3. Gatsby Update(PICTURES!!)

    That's what my farrier does too.
  4. Young riders and untrained horses

    A number of these posts don't apply to dressage, but just to being a young rider and having a green horse, so those posts will have to stand on thier own, but if you are looking at dressage you do have to look at it from the aspects of: 1. How much experience do you have as a rider? What is your background. Many young riders are often much more experienced than adults simply because they follow a much more advanced track and they would be very comfortable with a green horse. 2. How often is an experienced trainer going to be weighing in on the mix and working with the two of you, or are you going to be going this road alone? Big difference if you are working alone or with a trainer on a regular basis. Also, if you are working with a trainer, this is something that you really should be discussing with them. 3. Price. What $ are you looking at spending realistically. 4. What are your goals for the next 5 years? Often our goals will really determine what path we need to be taking. Again, if you are working with a good coach, they will help you in determining your path. If you goal is upper level work, you are probably better off looking at a schoolmaster and saving the young horse for later.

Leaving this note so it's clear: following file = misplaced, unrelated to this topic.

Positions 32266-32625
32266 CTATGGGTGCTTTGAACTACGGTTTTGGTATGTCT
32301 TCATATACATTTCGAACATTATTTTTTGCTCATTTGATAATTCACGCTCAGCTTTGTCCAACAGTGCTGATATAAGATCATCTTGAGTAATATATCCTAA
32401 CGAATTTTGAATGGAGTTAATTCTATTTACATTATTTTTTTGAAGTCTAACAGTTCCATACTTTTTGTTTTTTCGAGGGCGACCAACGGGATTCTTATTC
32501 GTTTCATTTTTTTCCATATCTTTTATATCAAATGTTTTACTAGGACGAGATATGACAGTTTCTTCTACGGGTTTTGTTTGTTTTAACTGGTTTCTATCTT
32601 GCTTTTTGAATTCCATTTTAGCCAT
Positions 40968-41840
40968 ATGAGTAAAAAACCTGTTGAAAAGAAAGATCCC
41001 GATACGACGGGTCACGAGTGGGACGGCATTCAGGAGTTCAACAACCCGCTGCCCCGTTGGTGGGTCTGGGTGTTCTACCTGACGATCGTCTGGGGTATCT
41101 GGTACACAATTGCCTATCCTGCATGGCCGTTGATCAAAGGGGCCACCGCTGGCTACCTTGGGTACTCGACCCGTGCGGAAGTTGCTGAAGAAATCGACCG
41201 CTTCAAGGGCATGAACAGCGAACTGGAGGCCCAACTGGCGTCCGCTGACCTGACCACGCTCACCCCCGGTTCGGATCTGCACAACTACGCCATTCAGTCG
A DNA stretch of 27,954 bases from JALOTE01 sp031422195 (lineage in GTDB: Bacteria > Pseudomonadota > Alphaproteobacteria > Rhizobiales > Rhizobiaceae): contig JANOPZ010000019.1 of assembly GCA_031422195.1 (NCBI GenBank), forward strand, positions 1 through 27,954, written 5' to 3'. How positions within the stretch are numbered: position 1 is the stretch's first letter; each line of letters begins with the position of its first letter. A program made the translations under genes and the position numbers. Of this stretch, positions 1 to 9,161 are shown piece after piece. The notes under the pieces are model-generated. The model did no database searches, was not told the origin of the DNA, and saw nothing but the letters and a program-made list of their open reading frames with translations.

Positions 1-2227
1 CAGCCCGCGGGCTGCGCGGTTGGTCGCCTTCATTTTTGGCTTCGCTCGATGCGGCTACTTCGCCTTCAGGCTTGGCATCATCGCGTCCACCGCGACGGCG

5. Help with an ad?

    I'll look at yours if you will take a look at the couple of tack ads I have.
  6. Dressage Chit Chat Thread Vol. 3

    BQD, George Morris has been know pretty much throughout his career for 1)making comments like this 2)preference for a thinner rider both of which are a given for him, so not surprisingly it is to be found in his column. It doesn't make it right and it has often been discussed on other BBs often in conjunction with eating disorders and riding. The thing to remember is that it is his column and his opinion .
  7. I feel like we've lost the basics *update*